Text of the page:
10 Things You Shouldn’t Do with SQL Server

I’ve seen and written too much stuff that violates these rules. Click the link after “Via” for the full article…

10. Add a Low Privilege Account to the Admin Role
9. @@IDENTITY vs. SCOPE_IDENTITY
8. Fetch Semi-static Data on Each Request of a Resource
7. Include SQL Data Manipulation Language in Application Code
6. Abuse SELECT *
5. Create Stored Procedures without Exception Handling
4. Prefix Stored Procedures with “sp_”
3. You Don’t Protect the Database Connection String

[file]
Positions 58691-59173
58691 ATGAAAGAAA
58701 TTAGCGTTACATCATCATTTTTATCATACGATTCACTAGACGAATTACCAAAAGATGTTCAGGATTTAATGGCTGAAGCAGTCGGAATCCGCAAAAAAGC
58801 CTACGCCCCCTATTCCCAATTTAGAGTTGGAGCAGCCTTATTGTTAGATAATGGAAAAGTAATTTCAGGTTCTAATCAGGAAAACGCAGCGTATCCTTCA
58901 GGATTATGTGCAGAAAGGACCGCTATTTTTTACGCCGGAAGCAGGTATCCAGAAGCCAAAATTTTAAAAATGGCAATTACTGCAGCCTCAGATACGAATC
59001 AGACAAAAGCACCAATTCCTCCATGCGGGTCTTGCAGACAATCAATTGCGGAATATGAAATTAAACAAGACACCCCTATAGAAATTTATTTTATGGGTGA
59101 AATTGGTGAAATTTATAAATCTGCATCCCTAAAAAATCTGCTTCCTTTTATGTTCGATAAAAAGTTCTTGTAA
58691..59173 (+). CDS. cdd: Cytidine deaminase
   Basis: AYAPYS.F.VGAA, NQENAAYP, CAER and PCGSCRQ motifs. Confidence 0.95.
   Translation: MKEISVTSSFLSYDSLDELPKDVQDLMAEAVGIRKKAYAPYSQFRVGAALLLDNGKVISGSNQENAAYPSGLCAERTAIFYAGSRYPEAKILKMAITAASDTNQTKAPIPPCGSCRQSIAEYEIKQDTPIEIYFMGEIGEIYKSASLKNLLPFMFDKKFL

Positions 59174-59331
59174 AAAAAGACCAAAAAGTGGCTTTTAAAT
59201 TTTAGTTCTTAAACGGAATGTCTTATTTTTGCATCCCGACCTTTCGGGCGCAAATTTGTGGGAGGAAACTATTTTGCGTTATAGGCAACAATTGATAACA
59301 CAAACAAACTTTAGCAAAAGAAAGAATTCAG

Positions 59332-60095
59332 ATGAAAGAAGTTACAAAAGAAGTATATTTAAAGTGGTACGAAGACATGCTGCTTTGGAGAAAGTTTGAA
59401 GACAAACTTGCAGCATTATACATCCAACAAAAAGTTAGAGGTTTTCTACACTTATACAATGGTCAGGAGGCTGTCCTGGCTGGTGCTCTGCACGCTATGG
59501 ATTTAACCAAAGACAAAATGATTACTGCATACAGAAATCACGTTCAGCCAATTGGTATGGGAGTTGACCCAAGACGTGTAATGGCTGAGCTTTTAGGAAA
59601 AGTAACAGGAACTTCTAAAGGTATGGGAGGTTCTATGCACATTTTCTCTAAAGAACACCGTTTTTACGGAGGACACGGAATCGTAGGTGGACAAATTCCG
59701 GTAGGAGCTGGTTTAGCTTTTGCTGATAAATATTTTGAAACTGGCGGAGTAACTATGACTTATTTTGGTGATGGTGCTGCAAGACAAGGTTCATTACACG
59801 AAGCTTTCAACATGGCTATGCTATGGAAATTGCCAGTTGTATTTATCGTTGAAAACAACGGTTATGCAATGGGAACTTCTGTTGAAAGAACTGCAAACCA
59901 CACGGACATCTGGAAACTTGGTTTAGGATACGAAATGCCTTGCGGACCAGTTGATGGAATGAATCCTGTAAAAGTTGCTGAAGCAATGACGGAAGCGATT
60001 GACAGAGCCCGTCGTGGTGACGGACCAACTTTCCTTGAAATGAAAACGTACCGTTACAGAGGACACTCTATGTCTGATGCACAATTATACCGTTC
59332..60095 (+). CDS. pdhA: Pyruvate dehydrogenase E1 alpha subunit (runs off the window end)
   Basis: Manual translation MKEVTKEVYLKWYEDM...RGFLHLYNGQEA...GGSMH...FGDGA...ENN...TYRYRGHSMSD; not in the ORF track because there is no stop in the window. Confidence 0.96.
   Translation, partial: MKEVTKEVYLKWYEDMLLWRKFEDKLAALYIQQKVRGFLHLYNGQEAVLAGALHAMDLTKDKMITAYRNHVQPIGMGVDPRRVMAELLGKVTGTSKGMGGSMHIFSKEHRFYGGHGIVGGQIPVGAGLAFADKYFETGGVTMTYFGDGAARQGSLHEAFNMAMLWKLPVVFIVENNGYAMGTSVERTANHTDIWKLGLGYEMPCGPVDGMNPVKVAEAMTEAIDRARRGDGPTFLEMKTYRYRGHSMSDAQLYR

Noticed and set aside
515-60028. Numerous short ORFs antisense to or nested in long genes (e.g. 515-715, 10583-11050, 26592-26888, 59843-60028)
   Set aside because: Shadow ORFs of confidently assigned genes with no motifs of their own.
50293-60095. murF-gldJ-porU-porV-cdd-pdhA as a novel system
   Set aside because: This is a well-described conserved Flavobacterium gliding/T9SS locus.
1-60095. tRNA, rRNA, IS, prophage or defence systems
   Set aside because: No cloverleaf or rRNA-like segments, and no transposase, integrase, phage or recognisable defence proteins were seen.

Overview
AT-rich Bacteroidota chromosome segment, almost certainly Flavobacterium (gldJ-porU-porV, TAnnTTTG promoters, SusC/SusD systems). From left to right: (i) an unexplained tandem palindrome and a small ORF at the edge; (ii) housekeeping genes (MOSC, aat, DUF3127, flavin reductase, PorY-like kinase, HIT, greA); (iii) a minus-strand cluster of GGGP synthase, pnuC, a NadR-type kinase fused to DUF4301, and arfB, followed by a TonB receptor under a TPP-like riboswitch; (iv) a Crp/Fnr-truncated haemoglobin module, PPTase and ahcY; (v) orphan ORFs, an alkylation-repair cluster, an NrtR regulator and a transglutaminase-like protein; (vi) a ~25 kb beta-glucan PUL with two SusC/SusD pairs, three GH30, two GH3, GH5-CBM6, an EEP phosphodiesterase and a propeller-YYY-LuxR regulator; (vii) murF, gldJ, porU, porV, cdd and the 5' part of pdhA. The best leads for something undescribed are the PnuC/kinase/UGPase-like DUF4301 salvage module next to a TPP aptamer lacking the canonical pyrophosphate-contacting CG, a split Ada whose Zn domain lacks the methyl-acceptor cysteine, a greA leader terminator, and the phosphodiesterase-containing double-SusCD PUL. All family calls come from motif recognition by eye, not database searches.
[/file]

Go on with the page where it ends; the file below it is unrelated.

2. Accept All Input
1. Access the Database from the Application with the “sa” Account

[Via dotnet junkies]

RE: Dynamic Behavior with the Decorator Pattern

Here’s great example of how to use the Decorator pattern in C#….

The Decorator pattern is a means to transparently add responsibilities to another object on the fly.  In some cases it’s a simpler solution than creating additional subclasses through inheritance.  A decorator is implemented by creating a class that wraps access to another class.  The decorator implements the exact same public interface as it’s inner member.  That sounds like a lot of gobbledy-gook to me too, so let’s jump into a code sample.

Click here to see the full article.

[Via Jeremy D. Miller — The Shade Tree Developer]